"Arved Sandstrom" <Arved_37@nnnn> wrote:
> I think the predominant opinion is (assume all of this fits on one page) -
> a normal block area (generated by the outer block) that contains:
> one or more line areas for "level_0_text fills to position A";
> then a block area with one or more line areas for "level_1_text positioned
> at A fills to position B";
> finally more line areas for "more level_0_text positioned at B".
> Note that if your example had been
> <fo:block>
>         level_0_text fills to position A<fo:block>
>                 level_1_text positioned at A fills to position B
>         </fo:block>more level_0_text positioned at B
> </fo:block>
> then it would still be the same.

As a side note, assuming western language and script and hyphenation
off, if the example had been

         level_0_text fills to position
          A<fo:block>level_1_text positioned at A fills to position B
         </fo:block>more level_0_text positioned at B

it is probably illegal, according to 4.7.2, Point 3. I suppose
it would be illegal to have a line break within the word
here. The problem here is, where do I get the rules whether a line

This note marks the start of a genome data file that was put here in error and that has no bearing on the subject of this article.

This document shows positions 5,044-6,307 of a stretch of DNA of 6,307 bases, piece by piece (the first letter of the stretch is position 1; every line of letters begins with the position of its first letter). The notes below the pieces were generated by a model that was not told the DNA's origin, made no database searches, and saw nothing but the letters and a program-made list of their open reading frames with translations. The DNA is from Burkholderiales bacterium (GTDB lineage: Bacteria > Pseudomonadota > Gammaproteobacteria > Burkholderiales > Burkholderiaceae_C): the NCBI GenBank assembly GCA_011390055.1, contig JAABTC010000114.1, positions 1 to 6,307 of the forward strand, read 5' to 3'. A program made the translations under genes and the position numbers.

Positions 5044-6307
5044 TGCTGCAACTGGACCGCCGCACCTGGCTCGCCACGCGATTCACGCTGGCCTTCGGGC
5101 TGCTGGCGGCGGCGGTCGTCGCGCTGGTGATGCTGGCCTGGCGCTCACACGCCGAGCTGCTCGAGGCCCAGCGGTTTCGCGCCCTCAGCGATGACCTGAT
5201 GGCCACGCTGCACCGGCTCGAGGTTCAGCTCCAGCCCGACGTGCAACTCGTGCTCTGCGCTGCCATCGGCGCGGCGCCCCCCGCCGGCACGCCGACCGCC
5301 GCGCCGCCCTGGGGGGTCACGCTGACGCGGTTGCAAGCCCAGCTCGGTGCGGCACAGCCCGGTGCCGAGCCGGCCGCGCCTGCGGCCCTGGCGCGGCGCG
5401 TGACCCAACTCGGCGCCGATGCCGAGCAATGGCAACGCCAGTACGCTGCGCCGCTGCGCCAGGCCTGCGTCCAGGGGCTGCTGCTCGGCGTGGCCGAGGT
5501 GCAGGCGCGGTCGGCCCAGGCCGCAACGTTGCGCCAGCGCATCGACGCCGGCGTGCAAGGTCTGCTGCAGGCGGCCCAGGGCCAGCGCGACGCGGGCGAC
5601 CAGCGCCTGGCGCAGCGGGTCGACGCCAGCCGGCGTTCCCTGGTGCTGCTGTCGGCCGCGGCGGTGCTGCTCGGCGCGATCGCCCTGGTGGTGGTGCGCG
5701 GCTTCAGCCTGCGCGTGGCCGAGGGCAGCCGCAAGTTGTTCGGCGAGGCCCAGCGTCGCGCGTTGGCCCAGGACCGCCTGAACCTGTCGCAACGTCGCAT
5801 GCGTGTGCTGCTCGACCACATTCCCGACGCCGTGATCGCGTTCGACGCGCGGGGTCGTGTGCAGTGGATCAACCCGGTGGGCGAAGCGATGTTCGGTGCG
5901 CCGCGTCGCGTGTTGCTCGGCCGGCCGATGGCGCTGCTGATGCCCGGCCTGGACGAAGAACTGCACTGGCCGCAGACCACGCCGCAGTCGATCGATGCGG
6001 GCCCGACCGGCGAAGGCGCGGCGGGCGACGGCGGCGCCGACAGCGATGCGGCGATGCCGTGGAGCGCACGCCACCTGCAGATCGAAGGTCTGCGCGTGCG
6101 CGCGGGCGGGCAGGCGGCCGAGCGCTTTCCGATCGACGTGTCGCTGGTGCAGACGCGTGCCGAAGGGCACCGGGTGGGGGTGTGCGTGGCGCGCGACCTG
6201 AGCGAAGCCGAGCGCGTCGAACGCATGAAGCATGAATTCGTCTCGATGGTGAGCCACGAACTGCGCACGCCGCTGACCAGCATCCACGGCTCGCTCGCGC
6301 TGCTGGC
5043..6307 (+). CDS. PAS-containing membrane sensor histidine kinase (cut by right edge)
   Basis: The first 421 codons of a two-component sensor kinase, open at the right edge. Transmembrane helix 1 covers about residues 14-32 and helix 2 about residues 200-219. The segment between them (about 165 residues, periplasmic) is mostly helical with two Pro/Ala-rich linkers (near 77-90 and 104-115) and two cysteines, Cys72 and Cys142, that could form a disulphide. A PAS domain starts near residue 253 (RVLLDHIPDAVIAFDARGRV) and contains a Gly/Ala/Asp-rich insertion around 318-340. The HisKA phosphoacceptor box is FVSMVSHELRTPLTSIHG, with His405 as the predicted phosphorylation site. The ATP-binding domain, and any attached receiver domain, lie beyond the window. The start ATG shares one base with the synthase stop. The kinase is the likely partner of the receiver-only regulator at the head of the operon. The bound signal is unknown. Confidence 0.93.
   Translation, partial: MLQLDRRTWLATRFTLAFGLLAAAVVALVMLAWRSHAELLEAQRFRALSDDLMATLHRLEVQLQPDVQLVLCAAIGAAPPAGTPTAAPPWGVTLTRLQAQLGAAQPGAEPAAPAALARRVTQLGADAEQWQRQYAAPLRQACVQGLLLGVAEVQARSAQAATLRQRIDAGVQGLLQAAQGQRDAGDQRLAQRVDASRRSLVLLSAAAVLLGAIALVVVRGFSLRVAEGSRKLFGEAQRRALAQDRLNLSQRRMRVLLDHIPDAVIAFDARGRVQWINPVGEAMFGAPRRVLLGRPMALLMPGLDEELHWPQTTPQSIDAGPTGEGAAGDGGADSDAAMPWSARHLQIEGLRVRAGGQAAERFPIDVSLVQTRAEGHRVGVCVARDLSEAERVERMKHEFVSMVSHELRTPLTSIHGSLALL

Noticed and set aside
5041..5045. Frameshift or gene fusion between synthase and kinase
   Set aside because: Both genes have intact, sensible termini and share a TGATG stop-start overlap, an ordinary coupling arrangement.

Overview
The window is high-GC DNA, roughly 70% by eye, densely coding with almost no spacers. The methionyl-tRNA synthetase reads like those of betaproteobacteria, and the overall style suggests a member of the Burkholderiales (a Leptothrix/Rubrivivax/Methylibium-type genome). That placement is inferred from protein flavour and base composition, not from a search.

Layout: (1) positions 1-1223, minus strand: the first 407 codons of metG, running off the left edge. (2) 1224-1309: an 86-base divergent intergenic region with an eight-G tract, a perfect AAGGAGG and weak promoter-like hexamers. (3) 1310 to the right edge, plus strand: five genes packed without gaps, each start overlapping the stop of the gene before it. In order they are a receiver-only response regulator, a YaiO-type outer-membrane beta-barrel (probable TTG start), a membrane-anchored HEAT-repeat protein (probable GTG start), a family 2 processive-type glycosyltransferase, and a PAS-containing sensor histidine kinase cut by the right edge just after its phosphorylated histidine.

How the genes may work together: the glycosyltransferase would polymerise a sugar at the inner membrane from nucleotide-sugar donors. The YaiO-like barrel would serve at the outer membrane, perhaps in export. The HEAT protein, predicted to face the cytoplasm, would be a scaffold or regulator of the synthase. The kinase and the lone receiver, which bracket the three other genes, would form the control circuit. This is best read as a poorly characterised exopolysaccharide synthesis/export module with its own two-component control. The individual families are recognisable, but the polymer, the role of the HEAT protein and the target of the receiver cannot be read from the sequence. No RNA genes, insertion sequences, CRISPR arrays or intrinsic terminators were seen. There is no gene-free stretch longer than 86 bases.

break is permitted somewhere for a certain language and script? And
how is this supposed to deal with "out of context" stuff like product
numbers or artificial DB keys or programming language identifiers
containing underlines and dashes, and with non-breaking spaces, odd
symbols, and character abuse (uppercase greek omega instead of Ohm
sign)? Again, I suppose the burden has to be put on the user who
has to ensure everything is correct, including changing the current
language for quotes, nested if necessary, and specifying a language
for product numbers and programming language ids. Umm, something
looking like
  ..., ISBN <fo:inline language="x-isbn">0-201-48345-9</fo:inline>...
  the <fo:inline language="x-Java">org.apache.fop.render.pdf.Font<fo:inline>
 class implements the <fo:inline
 interface ...

This would eleminate some keep-together stuff, I guess, but most
probably requires a mechanism to teach the processor line breaking
rules for user defined languages.

- Is the interpretation reasonable? (I don't ask about correctness...:-)
- Can the redesigned FOP deal with the "Alevel_1_text" above, I mean
  will it raise an error or warning?
- Can/should FOP deal with user supplied word/line breaking rules?

Note that the same applies to the recently heavily discussed problem
of a block level element inside an fo:inline, according to 4.7.3, in
particular point 3.


To unsubscribe, e-mail: [EMAIL PROTECTED]
For additional commands, email: [EMAIL PROTECTED]

Reply via email to